an analyst for NESN and TBS,  he comes across the same way he did as
a player, making him one the best, and most entertaining commentators in
the game.

"I love it, man," Eckersley said from his home in Sudbury, Mass. "It's an
adrenaline rush that comes as close to you get when you're playing. When
you're on live, you have to be spot on, just like closing out a game."

Eckersley, who saved 390 games and won another 197 during his
24-year career, brings not only a unique perspective to the game, but
a different language to his viewers as well.

There is "going bridge" (home run), "hair on a fastball" (serious heat)
"tossed salad" (junk-balls) and words like "iron" (money), and "cheddar"

"I picked all that stuff up 30 years ago, when I used to hang out
with Pat Dobson on the Indians," Eckersley said. "Those are  just every
day terms used in baseball  by a lot of guys. I guess I'm one of the only
ones to use them on tv."

Eckersley is not the same person you think you know from television
or remember from his playing days. He's the most unaffected and
unassuming Hall of Famer that  you'll ever meet. But  it was one moment
early in his career, that earned Eck a reputation that he's never seemed
to shake.

"In the game where I threw a no-hitter against the Angels, there were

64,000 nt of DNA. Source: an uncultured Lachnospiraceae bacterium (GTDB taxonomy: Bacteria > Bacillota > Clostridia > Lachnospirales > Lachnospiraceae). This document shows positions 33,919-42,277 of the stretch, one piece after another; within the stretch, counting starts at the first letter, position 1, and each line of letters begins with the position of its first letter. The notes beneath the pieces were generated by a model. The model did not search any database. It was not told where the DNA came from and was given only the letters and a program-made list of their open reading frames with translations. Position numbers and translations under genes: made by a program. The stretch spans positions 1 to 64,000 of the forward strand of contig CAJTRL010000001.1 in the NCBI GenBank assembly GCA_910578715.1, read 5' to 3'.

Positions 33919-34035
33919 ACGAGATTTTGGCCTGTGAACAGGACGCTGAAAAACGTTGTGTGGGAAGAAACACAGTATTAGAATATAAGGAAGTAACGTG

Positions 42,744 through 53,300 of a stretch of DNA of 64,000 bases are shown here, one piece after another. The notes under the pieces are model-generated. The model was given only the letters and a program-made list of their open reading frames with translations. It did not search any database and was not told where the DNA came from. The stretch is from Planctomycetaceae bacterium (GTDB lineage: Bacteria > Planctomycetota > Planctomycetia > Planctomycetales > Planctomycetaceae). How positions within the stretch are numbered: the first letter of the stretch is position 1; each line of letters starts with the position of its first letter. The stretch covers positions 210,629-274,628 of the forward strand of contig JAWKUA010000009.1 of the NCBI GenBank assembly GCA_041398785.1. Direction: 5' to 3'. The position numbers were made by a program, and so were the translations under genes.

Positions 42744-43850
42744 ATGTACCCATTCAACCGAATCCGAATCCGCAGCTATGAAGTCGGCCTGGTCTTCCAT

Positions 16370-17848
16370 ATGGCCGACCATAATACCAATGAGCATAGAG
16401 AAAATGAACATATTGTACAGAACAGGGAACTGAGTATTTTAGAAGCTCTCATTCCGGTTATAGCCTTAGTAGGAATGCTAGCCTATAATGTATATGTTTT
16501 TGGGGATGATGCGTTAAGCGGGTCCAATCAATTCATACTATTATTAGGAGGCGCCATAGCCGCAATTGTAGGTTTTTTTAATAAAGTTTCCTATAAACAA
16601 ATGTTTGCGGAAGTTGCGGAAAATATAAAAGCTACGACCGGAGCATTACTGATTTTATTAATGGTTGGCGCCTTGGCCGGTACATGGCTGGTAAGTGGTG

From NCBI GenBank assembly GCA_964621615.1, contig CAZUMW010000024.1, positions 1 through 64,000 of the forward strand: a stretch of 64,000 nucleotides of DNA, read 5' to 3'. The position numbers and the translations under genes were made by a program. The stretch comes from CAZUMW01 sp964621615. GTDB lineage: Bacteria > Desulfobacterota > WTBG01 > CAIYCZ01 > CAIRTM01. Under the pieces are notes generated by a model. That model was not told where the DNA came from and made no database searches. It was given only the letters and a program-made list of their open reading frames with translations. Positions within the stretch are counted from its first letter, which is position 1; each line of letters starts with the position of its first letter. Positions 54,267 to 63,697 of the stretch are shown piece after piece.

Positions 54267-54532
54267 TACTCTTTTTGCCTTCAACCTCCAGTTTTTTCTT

two out and the fans were going crazy." Eckersley recalls. "Gil Flores
was taking all day to get into the batters box, so I screamed at him
to get in the box. I said, 'the cameras aren't looking at you. They're looking
at me'. From that point on, I was the cocky pitcher who was pointing at

Eckersley broke into the game at age 20 and finished when he was 43.
In between, he tossed that no-hitter, captured Rookie of Year, won
the Cy Young and MVP award in the same season, and became a
World Champion with the Oakland A's, which stands above the rest.

"You have to understand. I pretty much grew up at Candlestick Park
watching Willie Mays," Eckersley, who was born in Oakland, recalled.
"To be in that park with the ball in my hand and touching first base for
the last out in the World Series. That was the highlight of my career."

One of the low-lights could have been serving up Kirk Gibson's
earth-shattering home run in the 1988 World Series. But Eckersley
always took the good with the bad, and moved on from that devastating
moment rather quickly.

"Man, I had been styling. I just had saved four games against the
Red Sox in the ALCS,"  Eckersley said. "I gave up that home run but
it didn't really bother me. I had so much of my career left and was really
just hitting my stride."

Eckersley recovered from that moment to finish strong and earned a
place among the immortals in Cooperstown. But for all his success,
Eckersley does have one regret.

"I wish I had enjoyed it more," Eckersley says. "But there was so
much pressure  and I was always felt I had to be perfect because
I couldn't stand failure. I had coaches  say, 'go have fun out there'.
I was like, screw that, this is serious stuff. But I do wish I just enjoyed
the ride more."

Eckersley is enjoying life fully now. He's happily married and a
Hall of Famer. He's conquered his alcohol addiction and is a critically-
acclaimed baseball analyst for the Red Sox television network.
Yes, life is good for "The Eck".